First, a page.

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BJS Open. 2020 Apr;4(2):320-325. doi: 10.1002/bjs5.50243. Epub 2019 Dec 19.

Factors affecting mortality after traumatic brain injury in a resource-poor setting.

Author information

1
Department of Surgery, St Mary's Hospital, Lacor, Uganda.
2
Faculty of Medicine, Gulu University, Gulu, Uganda.
3
Department of Surgery, Faculty of Medicine, Lira University, Lira, Uganda.
4
Institute of Clinical Neurosciences, University of Bristol, Bristol, UK.

Abstract

in English, Spanish

BACKGROUND:

Traumatic brain injury (TBI) is a major cause of long-term disability and economic loss to society. The aim of this study was to assess the factors affecting mortality after TBI in a resource-poor setting.

METHODS:

Chart review was performed for randomly selected patients who presented with TBI between 2013 and 2017 at St Mary's Hospital, Lacor, northern Uganda. Data collected included demographic details, time from injury to presentation, and vital signs on arrival. In-hospital management and mortality were recorded. Severe head injury was defined as a Glasgow Coma Scale score below 9.

RESULTS:

A total of 194 patient charts were reviewed. Median age at time of injury was 27 (i.q.r. 2-68) years. The majority of patients were male (M : F ratio 4·9 : 1). Some 30·9 per cent of patients had severe head injury, and an associated skull fracture was observed in 8·8 per cent. Treatment was mainly conservative in 94·8 per cent of patients; three patients (1·5 per cent) had burr-holes, four (2·1 per cent) had a craniotomy, and three (1·5 per cent) had skull fracture elevation. The mortality rate was 33·0 per cent; 46 (72 per cent) of the 64 patients who died had severe head injury. Of the ten surgically treated patients, seven died, including all three patients who had a burr-hole. In multivariable analysis, factors associated with mortality were mean arterial pressure (P = 0·012), referral status (P = 0·001), respiratory distress (P = 0·040), severe head injury (P = 0·011) and pupil reactivity (P = 0·011).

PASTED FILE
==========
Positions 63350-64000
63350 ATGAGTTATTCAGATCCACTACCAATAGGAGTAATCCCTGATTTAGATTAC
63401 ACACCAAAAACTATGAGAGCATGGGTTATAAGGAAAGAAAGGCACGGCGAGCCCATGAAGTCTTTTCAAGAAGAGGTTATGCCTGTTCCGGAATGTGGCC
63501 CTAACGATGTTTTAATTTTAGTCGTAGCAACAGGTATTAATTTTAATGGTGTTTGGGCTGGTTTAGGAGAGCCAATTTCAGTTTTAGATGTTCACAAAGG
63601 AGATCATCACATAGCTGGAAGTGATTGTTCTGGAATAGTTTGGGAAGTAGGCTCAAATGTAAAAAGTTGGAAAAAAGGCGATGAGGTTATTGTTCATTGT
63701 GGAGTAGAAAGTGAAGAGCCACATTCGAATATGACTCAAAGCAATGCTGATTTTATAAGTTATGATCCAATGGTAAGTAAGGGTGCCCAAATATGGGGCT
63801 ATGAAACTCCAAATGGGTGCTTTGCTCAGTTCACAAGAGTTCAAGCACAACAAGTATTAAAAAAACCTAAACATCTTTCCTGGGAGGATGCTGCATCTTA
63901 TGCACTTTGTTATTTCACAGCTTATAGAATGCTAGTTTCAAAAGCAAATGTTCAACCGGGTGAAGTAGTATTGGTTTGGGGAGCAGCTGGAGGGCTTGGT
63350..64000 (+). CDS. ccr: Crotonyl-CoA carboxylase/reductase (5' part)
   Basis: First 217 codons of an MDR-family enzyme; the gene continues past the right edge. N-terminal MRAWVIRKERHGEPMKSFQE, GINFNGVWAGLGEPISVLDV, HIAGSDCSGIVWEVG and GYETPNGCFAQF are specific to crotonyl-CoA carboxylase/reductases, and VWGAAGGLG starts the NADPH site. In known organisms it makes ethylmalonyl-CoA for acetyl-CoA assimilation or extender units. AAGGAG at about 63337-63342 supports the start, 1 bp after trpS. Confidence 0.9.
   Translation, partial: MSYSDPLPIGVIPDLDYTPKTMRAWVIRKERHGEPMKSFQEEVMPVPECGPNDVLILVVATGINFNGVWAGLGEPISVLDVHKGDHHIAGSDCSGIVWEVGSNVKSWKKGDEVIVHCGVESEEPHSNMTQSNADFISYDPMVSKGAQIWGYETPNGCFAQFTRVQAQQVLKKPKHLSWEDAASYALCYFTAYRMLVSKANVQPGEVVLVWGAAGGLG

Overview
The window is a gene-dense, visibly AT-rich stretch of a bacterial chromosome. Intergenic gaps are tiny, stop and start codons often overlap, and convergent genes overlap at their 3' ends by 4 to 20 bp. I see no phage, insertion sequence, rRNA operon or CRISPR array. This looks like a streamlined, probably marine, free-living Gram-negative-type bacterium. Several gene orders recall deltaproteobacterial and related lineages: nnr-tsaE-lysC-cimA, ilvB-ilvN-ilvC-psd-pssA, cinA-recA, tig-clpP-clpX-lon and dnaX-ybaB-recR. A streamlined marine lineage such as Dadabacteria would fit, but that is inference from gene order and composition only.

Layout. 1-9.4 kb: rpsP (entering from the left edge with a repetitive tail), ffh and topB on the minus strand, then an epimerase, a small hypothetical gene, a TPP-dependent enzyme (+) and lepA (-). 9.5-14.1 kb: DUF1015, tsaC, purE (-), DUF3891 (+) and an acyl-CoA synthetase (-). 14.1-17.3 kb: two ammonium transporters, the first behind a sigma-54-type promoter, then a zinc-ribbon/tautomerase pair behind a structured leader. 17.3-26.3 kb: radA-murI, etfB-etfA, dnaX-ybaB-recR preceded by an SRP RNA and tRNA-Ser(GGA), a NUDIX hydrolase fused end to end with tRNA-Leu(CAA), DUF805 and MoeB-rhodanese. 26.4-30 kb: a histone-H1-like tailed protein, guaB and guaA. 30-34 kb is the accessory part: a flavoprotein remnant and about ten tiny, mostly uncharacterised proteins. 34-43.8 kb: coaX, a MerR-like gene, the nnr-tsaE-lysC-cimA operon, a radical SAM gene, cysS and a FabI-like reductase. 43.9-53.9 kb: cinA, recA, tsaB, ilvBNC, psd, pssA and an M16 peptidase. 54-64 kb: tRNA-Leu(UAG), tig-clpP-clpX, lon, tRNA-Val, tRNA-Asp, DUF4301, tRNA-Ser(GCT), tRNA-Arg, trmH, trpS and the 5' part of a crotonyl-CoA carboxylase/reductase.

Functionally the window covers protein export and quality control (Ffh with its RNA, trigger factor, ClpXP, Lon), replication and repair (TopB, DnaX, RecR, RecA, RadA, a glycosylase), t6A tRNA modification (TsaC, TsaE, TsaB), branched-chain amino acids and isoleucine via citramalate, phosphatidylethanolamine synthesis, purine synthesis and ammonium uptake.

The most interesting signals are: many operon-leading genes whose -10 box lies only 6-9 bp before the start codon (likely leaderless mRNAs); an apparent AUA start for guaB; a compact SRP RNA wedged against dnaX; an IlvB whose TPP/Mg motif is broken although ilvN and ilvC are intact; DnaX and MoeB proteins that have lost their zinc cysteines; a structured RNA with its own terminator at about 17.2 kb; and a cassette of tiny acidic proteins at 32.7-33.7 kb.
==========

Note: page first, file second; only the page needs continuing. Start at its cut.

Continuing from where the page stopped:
CONCLUSION:

TBI in a resource-poor setting remains a major challenge and affects mainly young males. Decisions concerning surgical intervention are compromised by the lack of both CT and intracranial pressure monitoring, with consequent poor outcomes.

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